Meet this Pomeranian look-alike!
Despite being similar in appearance to the American Eskimo Dog, Pomeranian, and Samoyed breeds, the Japanese Spitz dog breed has its own history. It is recognized as a separate breed by many kennel clubs around the world, including the Japanese Kennel Club. These small dogs make good watchdogs and are a healthy breed with a long life expectancy perfect for dog shows, companionship, and non-sporting pastimes.
History Of The Japanese Spitz
The Japanese Spitz is thought to be descended from white German Spitz dogs introduced to Japan around 1920 via Siberia and China. The breed's entire history is unknown since the archives were lost during World War II. However, it is understood that the Japanese Spitz was first shown in 1921 at a Tokyo fair, and two white Spitz breeds were imported from Canada in 1925. In the mid 1920s and mid 1930s, white spitz imports from Canada, the United States, Australia, and China included the white Klein Wolfsspitz (Keeshond). As a result of crossbreeding, the offspring developed the Japanese Spitz breed standard, which the Japan Kennel Club established in 1948.
Global kennel clubs worldwide eventually recognized Japanese Spitzes as their own breed, but many of these kennel clubs also differ in their breed requirements, especially when it comes to the size of these dogs. The American Kennel Club (AKC) is an exception since it does not consider the Japanese Spitz as a distinct breed due to its similarity to the American Eskimo Dog. The breed's reputation continues to expand around the world.
Japanese Spitz dogs are similar to White Pomeranians in appearance, though there are some significant differences. They are little dogs with thick, pure white coats with a mane-like design around their necks. Like those of other spitz dogs, their tails curve down their back in a glamorous fur plume. A pointed muzzle resembles a rat, and they have a black nose, black eye rims, and ears that stand high and alert.
Japanese Spitz dogs are excellent with children due to their playful and gentle disposition. Because of their small size, they are less likely to trip children or play rough unintentionally. Most children would enjoy having a Japanese Spitz as a caring, protective playmate. Japanese Spitz dogs get along well with other household pets and are loving companion dogs to their owners. They are not mean by nature, but they make outstanding watchdogs.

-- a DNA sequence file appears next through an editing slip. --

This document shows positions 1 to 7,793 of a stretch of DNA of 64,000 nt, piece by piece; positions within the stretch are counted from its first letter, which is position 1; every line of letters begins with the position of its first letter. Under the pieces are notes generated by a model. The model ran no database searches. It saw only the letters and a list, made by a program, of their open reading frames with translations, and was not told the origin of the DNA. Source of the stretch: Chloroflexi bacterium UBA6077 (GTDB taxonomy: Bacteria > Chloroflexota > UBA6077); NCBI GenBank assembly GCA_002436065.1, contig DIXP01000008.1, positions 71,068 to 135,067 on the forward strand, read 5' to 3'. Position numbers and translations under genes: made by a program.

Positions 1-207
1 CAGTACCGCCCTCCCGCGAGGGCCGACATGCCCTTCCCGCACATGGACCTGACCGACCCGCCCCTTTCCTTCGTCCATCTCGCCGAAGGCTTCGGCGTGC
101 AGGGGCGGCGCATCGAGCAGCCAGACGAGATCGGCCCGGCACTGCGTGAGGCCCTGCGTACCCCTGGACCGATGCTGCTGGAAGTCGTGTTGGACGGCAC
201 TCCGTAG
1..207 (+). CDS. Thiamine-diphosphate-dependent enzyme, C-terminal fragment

Training & Exercise
The Japanese Spitz is a highly trainable breed due to its intelligence and eagerness to please. Since they seek companionship and contact with their owners, they can develop problem behaviors if left alone for extended periods of time. Positive reinforcement, training classes, and early socialization are highly encouraged for Japanese Spitz puppies. Without training and socialization, they will take it upon themselves to learn new things, but not the kinds of things you want them to learn. Similarly, The Japanese Spitz thrives in large open areas, such as farms and ranches, but also in small spaces, such as homes. They can benefit physically and emotionally from a fun, social run outside or at least a daily walk.
The Japanese Spitz has a dense double coat of white fur. The undercoat, which they shed twice a year, is thick and generous, with a longer outer coat. In around 2 to 3 weeks, the whole undercoat is shed. They will need regular brushing during this time to remove the fur, but the hair will eventually end up on your clothing, furniture, and floor. However, this breed is low maintenance for most of the year, requiring only routine grooming and infrequent bathing until the dog gets into something dirty. Bathing them too much will cause them to lose their natural oils and irritate their skin, so washing them once a season is adequate.
Spitzes are a healthy, active breed with a lifespan of 12 to 14 years. They are not prone to many health issues, though some cases of Patellar Luxation (a disorder where kneecaps become dislocated) have been discovered in the breed. They may also have runny eyes from time to time, and if they are bathed too often, their skin may become raw.
Share your Japanese Spitz stories on the Wide Open Pets Facebook page!